Despite being authorized to run the retailer for 10 years, Ms. P says her particular outlet is not a fecund cash cow as it is for some of the bigger rivals a few steps away, which she believes to be raking it in, as with another retailer run by a friend who has been miraculously lucky to have won a license in each of the last 3 draws, whose store is near Nan-Men Market (one selling traditional Chinese culinary staples as fermented sweet-rice congee) with ample well-heeled customers.

Able to take 8 percent profit from the tickets dispensed from a touch-screen-unit that can also scan for winners, Ms. P says that the scratch-and-win tickets yield 10 percent revenue but expire in 6 months, with the organizer notifying 3 months before such date to allow vendors to seek refund. Such policy is also a gamble for vendors have already paid for scratch-and-win tickets so must eyeball the market for robustness to avoid being stuck with unsold tickets to rack up a loss.

Some vendors actually buy over US$30,770 worth of scratch-and-win tickets, which would be a savvy bet in a buoyant market as 10 percent return would be enviable for many businesses today, including high-profile ones listed on the NY Stock Exchange.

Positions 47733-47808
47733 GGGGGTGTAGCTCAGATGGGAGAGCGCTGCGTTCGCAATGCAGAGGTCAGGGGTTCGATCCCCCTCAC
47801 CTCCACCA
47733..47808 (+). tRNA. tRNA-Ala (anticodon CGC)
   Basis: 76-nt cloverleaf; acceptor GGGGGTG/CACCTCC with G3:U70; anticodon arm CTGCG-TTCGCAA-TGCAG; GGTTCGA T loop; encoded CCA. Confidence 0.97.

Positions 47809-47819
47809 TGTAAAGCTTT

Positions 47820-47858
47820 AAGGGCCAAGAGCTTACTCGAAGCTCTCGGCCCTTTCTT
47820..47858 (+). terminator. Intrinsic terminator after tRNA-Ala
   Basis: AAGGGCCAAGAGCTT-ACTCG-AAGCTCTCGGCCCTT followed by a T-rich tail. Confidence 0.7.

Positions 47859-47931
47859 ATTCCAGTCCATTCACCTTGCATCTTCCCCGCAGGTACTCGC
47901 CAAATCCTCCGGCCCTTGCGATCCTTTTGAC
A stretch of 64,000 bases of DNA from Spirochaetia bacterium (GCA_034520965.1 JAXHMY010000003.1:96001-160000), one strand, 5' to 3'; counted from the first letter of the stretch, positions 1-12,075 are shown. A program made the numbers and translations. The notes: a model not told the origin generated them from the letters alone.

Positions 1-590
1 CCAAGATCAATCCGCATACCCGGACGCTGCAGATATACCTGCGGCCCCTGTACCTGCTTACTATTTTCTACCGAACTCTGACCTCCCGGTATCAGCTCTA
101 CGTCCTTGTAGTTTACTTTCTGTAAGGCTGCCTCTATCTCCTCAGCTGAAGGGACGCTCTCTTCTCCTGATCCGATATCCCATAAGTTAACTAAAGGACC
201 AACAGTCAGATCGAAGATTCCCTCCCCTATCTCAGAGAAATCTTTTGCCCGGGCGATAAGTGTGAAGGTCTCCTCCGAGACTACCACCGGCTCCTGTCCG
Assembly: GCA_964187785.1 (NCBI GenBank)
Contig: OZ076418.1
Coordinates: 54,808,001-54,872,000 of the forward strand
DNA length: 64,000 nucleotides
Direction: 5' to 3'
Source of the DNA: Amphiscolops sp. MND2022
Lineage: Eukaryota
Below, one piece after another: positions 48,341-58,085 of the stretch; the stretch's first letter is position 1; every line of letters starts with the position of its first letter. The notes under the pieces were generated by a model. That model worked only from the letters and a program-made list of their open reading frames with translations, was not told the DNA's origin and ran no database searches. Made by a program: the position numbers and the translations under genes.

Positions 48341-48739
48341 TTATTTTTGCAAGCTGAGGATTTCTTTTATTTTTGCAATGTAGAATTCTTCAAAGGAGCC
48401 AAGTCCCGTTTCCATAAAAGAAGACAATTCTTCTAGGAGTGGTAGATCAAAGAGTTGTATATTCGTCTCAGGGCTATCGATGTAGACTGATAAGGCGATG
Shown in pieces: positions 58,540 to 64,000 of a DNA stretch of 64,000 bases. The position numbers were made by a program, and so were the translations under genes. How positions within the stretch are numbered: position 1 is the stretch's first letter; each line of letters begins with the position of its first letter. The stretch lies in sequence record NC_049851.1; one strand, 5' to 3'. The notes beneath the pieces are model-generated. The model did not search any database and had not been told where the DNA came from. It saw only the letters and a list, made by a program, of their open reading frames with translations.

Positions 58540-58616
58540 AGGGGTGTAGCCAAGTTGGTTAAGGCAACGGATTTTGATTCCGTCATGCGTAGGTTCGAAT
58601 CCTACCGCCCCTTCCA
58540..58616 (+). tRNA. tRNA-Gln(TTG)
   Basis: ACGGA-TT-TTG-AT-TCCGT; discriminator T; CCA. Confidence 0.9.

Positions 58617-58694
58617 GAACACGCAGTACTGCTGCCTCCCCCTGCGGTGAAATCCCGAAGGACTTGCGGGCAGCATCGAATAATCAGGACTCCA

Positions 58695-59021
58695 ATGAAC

Besides the illegal renting out of licenses, another form of lottery is peddled surreptitiously by some vendors. This underground lottery is offered with of course better odds and without the 20 percent tax imposed on the legal lottery in Taiwan, says Ms. P, who adds that a vendor nearby was busted for pitching the black market lottery and has had his license revoked.

Most customers here are working people who buy a few tickets but I have one regular customer who must have figured out a system, so he drops in daily to buy US$153 worth or about 50 tickets…I think he probably recoups his investment consistently…which is why he dares to buy so many tickets every day, says Ms. P.

Selling machine-dispensed tickets is less of a gamble for one only has to pre-agree the amount to be deposited with ChinaTrust before starting the business, so Ms. P, with US$1,538 in deposit, simply carries on daily as she takes in cash that enable replenishing the deposit as necessary, and the business tax is paid every 3 months to show extra diligence on the part of the authorities, she says.

Outwardly an ordinary handicapped woman in a wheelchair, Ms. P, who says ChinaTrust won’t allow photos to be taken inside a retailer and declined to be in a photo, has not only won the game of life by overcoming adversity to raise 2 children, but having won the second time to be lucky in the drawing of lottery-ticket vendor licenses.

¹ Eye On Taiwan provides news and opinion articles as a service to our readers. Often these articles come from sources outside of our organization. Where possible, the author and the source are documented within each article. Statements and opinions expressed in these articles are solely those of the author or authors and may or may not be shared by the staff and management of Eye On Taiwan.